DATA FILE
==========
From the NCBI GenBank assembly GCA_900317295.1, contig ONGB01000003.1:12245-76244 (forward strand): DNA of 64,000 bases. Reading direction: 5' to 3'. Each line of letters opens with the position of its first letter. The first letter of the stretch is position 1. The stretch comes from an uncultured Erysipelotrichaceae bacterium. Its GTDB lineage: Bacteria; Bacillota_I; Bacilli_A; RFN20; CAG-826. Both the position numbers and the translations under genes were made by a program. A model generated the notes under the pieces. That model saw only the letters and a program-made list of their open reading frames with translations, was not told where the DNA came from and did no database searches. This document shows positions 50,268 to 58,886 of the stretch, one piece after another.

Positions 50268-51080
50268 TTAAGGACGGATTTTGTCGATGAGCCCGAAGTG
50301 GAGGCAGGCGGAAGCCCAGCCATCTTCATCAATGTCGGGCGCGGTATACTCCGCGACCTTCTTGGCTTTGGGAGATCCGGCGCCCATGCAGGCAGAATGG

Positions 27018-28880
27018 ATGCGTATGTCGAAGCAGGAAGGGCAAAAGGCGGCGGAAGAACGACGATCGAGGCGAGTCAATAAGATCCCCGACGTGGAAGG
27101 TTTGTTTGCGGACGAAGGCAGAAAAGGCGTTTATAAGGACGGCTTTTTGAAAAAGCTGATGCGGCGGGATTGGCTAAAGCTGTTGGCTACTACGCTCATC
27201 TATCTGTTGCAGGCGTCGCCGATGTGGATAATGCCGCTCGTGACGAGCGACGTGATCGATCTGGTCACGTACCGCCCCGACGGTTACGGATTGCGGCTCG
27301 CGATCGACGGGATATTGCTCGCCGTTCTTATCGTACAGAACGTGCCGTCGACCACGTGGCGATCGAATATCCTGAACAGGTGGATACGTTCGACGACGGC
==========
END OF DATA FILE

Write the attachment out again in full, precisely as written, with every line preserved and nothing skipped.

From the NCBI GenBank assembly GCA_900317295.1, contig ONGB01000003.1:12245-76244 (forward strand): DNA of 64,000 bases. Reading direction: 5' to 3'. Each line of letters opens with the position of its first letter. The first letter of the stretch is position 1. The stretch comes from an uncultured Erysipelotrichaceae bacterium. Its GTDB lineage: Bacteria; Bacillota_I; Bacilli_A; RFN20; CAG-826. Both the position numbers and the translations under genes were made by a program. A model generated the notes under the pieces. That model saw only the letters and a program-made list of their open reading frames with translations, was not told where the DNA came from and did no database searches. This document shows positions 50,268 to 58,886 of the stretch, one piece after another.

Positions 50268-51080
50268 TTAAGGACGGATTTTGTCGATGAGCCCGAAGTG
50301 GAGGCAGGCGGAAGCCCAGCCATCTTCATCAATGTCGGGCGCGGTATACTCCGCGACCTTCTTGGCTTTGGGAGATCCGGCGCCCATGCAGGCAGAATGG

Positions 27018-28880
27018 ATGCGTATGTCGAAGCAGGAAGGGCAAAAGGCGGCGGAAGAACGACGATCGAGGCGAGTCAATAAGATCCCCGACGTGGAAGG
27101 TTTGTTTGCGGACGAAGGCAGAAAAGGCGTTTATAAGGACGGCTTTTTGAAAAAGCTGATGCGGCGGGATTGGCTAAAGCTGTTGGCTACTACGCTCATC
27201 TATCTGTTGCAGGCGTCGCCGATGTGGATAATGCCGCTCGTGACGAGCGACGTGATCGATCTGGTCACGTACCGCCCCGACGGTTACGGATTGCGGCTCG
27301 CGATCGACGGGATATTGCTCGCCGTTCTTATCGTACAGAACGTGCCGTCGACCACGTGGCGATCGAATATCCTGAACAGGTGGATACGTTCGACGACGGC